Coontie Palm Care Tips

The coontie palm or botanically Zamia Pumila [ZAM-ee-uh, POO-mil-uh] is a small cycad from the family Zamiaceae and related to the popular cycad known as the Sago palm (Cycas revoluta).

For those who do not know, cycads are the seed plants with a long fossil history and were once a lot more diverse and abundant than they are now.

Cluster of the coontie palm - Zamia PumilaPin

Zamia Pumila is named after its genus Zamia because it was its very first species to be described; such plants are called ‘type species’. 

The second part of the plant’s scientific name – pumila – means small or dwarf, which refers to its size.

Native plants to the West Indies and Florida and Cuba, the plant is generally known with its common name –coontie palm and is the only Zamia species found in the United States.

This South Florida native plant is the only cycad native to North America.

It is also sometimes referred to as zamia floridana.

Zamia pumila is also often confused with zamia integrifolia, but the two are different Zamia species.

There is some disagreement with the correct botanical name; many University of Florida publications use Zamia floridana, others, such as The Atlas of Florida Vascular Plants, use Zamia pumila.

Other common names include:

  • Coontie palm
  • Zamia coontie
  • Seminole bread
  • Comfort root
  • Florida arrowroot

Check out the other Zamia – Cardboard palm

Coontie Palm Care

Size & Growth

Characterized by the distinct shape of its reddish or orange seed cones with sharp pointed tips, coontie palm is a low-growing evergreen plant and is often subterranean. 

However, sometimes it does produce a trunk, but it doesn’t grow high and remains between 1” to 6” inches tall.

The plant has a moderate growth rate and typically reaches up to 3’ to 3.5’ feet in height and can have a spread of 4’ to 5’ feet. 

Upon maturity, the plant forms a multi-branched cluster with long compound green leaves and a large tuberous root system.

Each frond of the pumila plant is about 2’ to 3’ feet long and can have anywhere from 5 to 20 pairs of leaflets. 

The leaflets are linear or oblong and feature distinctive teeth at their tips. 

The green leaflets are also often revolute i.e. curled back and have prickly petioles.

Flowering and Fragrance

Like all cycads, coontie palm is a gymnosperm and does not produce flowers or fruits.

But, it is dioecious and has elongated to ovoid female cones and cylindrical shaped male cones. 

The female cones tend to be slightly bigger and male cones are often clustered.

The female plants cones contain seeds, which get a beautiful bright orange color when ripened.

Light & Temperature

This Zamia floridana palm prefers filtered sunlight to partial shade, but it is a hardy plant and can tolerate full sun and cold weather.

The plant is cold-hardy to USDA zones 7b to 10.

Watering and Feeding

The watering requirements of this zamia species are low and the plant is also highly drought tolerant.

However, keep a normal water schedule for the first growing season to develop a healthy root system.

Feeding the plant with a granular and preferably organic fertilizer promotes growth and hardiness. 

While a granular fertilizer is preferred, it’s OK to use a water-soluble fertilizer.

Early spring and mid-fall are the best times to fertilizer a zamia pumila plant. 

Fertilizing should be avoided immediately after transplanting and in hot summer months.

When buying fertilizer for coontie plants, make sure to always buy a good-quality one because the low-quality fertilizers often contain heavy salts, which are damaging for the roots of the plant and can lead to plant death.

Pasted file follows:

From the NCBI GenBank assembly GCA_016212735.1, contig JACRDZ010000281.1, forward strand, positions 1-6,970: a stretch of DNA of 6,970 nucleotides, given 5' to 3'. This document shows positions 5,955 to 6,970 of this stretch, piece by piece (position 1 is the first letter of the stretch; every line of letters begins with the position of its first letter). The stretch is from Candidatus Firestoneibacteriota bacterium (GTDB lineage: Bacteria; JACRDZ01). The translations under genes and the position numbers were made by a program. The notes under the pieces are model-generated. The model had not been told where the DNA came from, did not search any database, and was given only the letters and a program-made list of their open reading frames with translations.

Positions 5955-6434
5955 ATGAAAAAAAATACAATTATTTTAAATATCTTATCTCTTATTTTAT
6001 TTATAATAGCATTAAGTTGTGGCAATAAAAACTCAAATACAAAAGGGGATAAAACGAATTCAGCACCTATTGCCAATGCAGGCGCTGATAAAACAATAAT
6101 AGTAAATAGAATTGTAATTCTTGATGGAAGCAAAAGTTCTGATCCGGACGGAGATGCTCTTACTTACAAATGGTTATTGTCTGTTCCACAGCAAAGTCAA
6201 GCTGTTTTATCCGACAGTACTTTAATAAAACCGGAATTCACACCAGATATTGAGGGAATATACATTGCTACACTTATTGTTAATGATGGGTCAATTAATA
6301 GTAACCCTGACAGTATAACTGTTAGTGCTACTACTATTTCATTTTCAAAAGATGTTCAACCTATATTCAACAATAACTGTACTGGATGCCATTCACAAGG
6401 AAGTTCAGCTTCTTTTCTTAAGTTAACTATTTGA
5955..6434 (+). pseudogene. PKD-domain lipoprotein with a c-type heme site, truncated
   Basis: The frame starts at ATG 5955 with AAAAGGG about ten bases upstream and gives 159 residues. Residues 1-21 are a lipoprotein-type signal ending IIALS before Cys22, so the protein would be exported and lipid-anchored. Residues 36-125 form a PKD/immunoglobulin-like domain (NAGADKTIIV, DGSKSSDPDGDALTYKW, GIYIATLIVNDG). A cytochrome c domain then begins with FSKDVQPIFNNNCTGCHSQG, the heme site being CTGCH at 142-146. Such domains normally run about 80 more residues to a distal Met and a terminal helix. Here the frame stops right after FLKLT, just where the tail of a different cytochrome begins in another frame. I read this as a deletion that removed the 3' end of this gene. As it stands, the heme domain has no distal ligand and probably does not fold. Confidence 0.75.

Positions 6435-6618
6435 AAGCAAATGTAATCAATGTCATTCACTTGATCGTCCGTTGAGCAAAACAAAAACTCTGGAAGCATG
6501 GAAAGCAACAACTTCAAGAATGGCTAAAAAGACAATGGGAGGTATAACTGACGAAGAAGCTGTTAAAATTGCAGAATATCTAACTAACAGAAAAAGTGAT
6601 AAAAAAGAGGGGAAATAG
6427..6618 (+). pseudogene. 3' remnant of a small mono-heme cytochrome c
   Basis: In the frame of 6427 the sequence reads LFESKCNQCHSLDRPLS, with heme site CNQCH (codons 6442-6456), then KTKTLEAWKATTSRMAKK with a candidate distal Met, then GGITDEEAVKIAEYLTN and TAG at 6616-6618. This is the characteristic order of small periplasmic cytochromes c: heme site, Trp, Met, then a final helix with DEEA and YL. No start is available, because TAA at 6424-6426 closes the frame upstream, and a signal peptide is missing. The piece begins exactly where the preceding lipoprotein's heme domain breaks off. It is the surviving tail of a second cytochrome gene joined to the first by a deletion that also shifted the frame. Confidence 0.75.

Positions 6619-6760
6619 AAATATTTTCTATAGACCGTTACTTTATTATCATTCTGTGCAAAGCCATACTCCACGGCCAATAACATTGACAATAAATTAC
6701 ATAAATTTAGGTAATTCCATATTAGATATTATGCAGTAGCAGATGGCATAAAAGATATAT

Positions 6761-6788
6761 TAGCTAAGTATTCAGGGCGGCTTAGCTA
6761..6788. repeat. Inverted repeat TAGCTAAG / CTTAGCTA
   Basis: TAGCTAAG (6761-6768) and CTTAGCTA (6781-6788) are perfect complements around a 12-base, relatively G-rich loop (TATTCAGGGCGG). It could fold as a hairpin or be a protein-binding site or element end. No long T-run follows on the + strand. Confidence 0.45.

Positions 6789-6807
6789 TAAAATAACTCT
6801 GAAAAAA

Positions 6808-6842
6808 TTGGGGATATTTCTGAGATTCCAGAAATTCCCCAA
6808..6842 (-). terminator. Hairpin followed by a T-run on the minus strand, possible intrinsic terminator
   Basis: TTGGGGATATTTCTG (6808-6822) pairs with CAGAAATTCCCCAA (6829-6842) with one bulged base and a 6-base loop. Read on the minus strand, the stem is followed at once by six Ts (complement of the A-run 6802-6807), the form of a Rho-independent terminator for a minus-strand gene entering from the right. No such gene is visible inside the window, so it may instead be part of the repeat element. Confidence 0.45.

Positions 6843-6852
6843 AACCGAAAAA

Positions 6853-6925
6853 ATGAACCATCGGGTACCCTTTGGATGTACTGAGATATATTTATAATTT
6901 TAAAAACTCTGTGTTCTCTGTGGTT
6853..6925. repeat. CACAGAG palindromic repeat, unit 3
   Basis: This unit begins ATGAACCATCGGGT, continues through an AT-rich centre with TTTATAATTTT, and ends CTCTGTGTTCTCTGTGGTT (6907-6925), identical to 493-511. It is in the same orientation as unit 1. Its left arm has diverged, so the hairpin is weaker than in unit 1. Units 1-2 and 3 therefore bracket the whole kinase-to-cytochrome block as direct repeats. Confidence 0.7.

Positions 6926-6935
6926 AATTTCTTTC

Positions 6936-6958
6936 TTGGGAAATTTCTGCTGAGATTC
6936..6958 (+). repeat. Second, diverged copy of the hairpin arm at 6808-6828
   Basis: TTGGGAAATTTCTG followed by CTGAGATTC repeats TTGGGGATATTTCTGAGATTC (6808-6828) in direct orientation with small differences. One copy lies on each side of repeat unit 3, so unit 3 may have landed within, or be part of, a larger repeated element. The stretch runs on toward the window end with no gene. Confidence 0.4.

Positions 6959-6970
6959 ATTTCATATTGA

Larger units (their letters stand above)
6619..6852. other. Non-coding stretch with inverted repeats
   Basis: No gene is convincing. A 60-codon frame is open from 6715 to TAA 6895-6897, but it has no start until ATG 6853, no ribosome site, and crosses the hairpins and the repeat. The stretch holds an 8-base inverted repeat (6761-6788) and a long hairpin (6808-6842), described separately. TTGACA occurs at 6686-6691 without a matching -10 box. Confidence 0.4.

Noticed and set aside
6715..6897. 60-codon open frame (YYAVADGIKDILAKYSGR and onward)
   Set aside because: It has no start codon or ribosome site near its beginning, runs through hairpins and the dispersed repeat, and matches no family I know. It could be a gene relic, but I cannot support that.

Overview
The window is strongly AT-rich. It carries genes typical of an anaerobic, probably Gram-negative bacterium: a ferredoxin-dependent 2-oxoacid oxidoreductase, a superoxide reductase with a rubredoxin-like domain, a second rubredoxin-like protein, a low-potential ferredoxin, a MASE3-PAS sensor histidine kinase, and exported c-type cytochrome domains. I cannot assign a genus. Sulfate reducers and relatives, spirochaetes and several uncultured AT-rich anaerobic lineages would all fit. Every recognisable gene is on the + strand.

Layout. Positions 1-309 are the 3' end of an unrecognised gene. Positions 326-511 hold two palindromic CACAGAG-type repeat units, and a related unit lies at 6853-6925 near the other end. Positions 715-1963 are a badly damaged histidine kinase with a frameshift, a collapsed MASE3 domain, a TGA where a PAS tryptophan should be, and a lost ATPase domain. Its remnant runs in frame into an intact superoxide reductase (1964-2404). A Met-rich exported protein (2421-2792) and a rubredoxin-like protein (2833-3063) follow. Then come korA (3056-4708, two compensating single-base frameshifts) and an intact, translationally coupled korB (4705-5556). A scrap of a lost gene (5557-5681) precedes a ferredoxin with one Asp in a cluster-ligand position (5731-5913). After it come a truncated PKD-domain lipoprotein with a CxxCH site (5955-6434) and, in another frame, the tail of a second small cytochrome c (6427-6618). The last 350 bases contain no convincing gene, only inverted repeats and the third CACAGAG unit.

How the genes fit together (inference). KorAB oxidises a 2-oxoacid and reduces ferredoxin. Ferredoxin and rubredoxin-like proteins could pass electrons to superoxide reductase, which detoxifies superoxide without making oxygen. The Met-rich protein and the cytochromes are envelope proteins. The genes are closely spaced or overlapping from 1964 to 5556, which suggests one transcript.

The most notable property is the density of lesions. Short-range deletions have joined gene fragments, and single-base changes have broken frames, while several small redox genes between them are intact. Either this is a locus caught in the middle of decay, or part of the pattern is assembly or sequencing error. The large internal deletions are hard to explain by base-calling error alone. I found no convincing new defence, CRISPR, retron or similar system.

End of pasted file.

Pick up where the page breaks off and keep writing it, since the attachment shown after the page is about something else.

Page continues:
Soil & Transplanting

Zamia pumila cycads can grow in a variety of habitats provided it is planted in sand or sandy loam well-draining soils. 

It also enjoys moist soil but can tolerate the lack of moisture. 

However, make sure to not leave the plant in too dry or wet soil for extended periods of time.

After transplanting use a layer of mulch to help keep the plant upright.

Grooming and Maintenance

Since this Zamia species is hardy and can easily adapt to different growing conditions, it is easy-to-grow and low-maintenance.

How to Propagate Zamia Pumila

Coontie palm is propagated from seeds.

Collect the seeds when they get ripe, clean them to remove their sticky covering, and spread on the ground. 

Cover them with a thin layer of soil or leaves and they will germinate in about six weeks.

Seed cone and seeds of the zamia pumilaPin
Seed cone on the left | right one seed cone with seeds exposed

Zamia Pumila Pest or Diseases

The plant generally remains disease-free but can have plant scale infestations, which need to be treated or they would cause serious damage to the plant.

Coontie palm is known to a toxin, called cycasin, which is poisonous for both humans and pets and affects the nervous system and the gastrointestinal tract. 

The toxin, however, is removed through the process of leaching.

Certain insects, such as belid weevils, act as pollinators of the plant whereas many feeds upon it. 

Eumaeus Atala, a butterfly species are commonly known as Atala butterfly, uses the toxin of zamia pumila for its own defense.

Related: Check out Sago Palm White Scale | Coffee Grounds On (Cycad) Sago Palm disease or pests

Plant scale onleaves of the Zamia pumilaPin
Scale on the undersides of Zamia leaves along with black sooty mold

Coontie Palm Uses

Coontie palm is a popular choice for growing on borders and as a mass planting groundcover. 

It also grows well as an understory plant.

While the plant is not native to Florida, it is commonly cultivated there in landscape plantings, mixed with palm species or other evergreen plants.

Native Americans such as the Seminole Indians use the half-buried stems or caudex and roots of coontie palm to extract a type of starch, previously known as Florida arrowroot.

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